How Much of These Hills Is Gold Summary
How Much of These Hills Is Gold is an award-winning 2020 novel about two Chinese American siblings in the American West during the gold rush.
- After their prospector father dies, orphaned young Lucy and Sam head into the wilderness to find a place to bury him, eventually going their separate ways.
- Years later, Lucy has settled in the town of Sweetwater but decides to leave with Sam, who is indebted to a gold man and plans to escape to China.
- Lucy strikes a bargain with the gold man and, after Sam leaves, begins working at Madam Elske’s brothel.
Last Updated on March 15, 2021, by eNotes Editorial. Word Count: 1177
C Pam Zhang’s How Much of These Hills Is Gold is set in the American West during the gold rush. It follows Lucy and Sam, two orphans from a Chinese American family who set out to bury their recently deceased ba (Mandarin Chinese for “dad”) and find a new place to call home. The day after Ba dies, Lucy and her sibling, Sam, whose gender is ambiguous, try to procure two silver coins to bury him with—a custom passed down to them by their ma (“mom”). After an unpleasant incident at the bank, they steal their schoolteacher’s horse and leave town for the wilderness. Lucy initially tries to leave Ba’s corpse behind, but Sam goes to retrieve it anyway. After fighting over whether to discipline their horse, they come across a salt flat, from which they mine enough salt to preserve Ba’s body.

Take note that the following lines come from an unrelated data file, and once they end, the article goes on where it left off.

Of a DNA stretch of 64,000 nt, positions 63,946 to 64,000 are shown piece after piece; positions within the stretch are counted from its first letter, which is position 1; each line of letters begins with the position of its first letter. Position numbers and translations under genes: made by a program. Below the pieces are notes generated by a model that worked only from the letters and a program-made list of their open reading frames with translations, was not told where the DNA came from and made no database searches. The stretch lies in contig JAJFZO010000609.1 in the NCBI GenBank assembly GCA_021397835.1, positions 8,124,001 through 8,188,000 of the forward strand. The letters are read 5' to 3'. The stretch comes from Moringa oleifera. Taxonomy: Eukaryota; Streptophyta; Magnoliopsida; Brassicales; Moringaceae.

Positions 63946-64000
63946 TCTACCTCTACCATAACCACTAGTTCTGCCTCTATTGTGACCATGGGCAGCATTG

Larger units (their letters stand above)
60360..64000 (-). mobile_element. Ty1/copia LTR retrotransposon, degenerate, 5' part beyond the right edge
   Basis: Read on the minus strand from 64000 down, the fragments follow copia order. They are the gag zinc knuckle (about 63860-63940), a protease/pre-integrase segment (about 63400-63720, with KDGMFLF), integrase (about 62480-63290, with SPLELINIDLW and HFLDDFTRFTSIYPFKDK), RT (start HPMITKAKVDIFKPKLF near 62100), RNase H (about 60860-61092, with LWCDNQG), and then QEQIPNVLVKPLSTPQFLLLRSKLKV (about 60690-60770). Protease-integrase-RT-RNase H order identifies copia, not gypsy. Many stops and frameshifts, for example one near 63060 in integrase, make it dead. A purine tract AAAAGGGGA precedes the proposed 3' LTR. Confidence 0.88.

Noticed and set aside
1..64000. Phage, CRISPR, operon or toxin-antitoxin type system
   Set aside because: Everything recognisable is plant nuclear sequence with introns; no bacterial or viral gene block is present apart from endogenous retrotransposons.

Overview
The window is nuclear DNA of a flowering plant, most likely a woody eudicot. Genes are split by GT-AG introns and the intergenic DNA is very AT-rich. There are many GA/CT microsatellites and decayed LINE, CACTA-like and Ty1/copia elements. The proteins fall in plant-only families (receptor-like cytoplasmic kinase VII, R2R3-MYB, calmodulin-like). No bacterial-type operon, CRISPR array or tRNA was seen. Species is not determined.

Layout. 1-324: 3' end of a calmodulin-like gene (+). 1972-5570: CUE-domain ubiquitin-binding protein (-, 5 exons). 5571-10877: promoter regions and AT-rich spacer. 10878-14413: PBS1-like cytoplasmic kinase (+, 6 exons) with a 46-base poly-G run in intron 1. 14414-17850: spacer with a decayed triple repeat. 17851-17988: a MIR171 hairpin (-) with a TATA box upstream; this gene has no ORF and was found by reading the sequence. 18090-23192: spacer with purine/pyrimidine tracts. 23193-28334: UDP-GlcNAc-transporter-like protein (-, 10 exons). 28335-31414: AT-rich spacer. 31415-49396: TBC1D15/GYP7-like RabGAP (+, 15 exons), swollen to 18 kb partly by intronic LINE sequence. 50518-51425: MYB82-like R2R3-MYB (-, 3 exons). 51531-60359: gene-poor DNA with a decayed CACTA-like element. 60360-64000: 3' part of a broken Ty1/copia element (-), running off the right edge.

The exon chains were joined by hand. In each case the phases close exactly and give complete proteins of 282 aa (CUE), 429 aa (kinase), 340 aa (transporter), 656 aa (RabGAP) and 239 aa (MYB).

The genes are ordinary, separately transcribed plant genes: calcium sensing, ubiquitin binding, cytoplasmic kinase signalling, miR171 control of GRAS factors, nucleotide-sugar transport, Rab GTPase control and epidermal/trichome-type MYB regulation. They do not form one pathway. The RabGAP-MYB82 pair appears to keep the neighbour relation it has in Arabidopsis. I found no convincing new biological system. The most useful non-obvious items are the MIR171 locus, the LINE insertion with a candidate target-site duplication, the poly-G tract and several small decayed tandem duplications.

After a few disagreements, the two soon realize that they have different travel plans. Lucy wants a quiet life in a proper town, while Sam wants to live free and search for buffalo. Later, they come across a tiger skull at the foot of a mountain. To them, the tiger signifies home, so they make the decision to set up camp and bury Ba’s body there. After the burial, Lucy leaves Sam so the latter can say their goodbyes to Ba alone. The next morning, Lucy packs up to keep traveling in search of a town. Sam puts their foot down and insists that the wilderness is their new home. The two siblings then meet a mountain man who draws them a map to a nearby town called Sweetwater. The man also offers to take in Sam, who he assumes is a boy. Lucy cuts in, saying that they already have plans.